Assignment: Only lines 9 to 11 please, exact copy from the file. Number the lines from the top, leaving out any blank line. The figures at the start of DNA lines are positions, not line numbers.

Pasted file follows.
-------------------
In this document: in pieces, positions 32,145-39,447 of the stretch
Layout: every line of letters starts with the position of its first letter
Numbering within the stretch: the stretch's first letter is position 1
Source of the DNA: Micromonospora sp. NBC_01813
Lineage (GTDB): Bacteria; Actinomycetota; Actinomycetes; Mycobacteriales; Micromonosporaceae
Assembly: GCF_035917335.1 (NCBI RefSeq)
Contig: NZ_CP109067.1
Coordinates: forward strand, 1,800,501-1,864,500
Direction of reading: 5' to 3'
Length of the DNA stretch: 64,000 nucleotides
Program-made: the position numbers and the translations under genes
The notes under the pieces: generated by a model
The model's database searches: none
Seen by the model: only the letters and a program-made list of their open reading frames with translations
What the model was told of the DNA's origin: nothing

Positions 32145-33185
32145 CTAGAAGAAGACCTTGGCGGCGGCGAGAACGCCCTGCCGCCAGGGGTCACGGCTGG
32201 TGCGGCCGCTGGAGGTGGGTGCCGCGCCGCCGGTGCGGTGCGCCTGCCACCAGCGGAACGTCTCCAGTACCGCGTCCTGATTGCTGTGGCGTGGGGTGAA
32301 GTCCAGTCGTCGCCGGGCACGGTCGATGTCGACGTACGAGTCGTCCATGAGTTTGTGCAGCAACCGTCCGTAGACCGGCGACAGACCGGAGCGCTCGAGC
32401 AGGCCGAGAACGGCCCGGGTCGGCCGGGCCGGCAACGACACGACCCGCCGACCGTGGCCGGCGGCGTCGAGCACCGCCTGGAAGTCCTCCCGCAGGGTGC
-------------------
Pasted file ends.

Direction of reading: 5' to 3'
Length of the DNA stretch: 64,000 nucleotides
Program-made: the position numbers and the translations under genes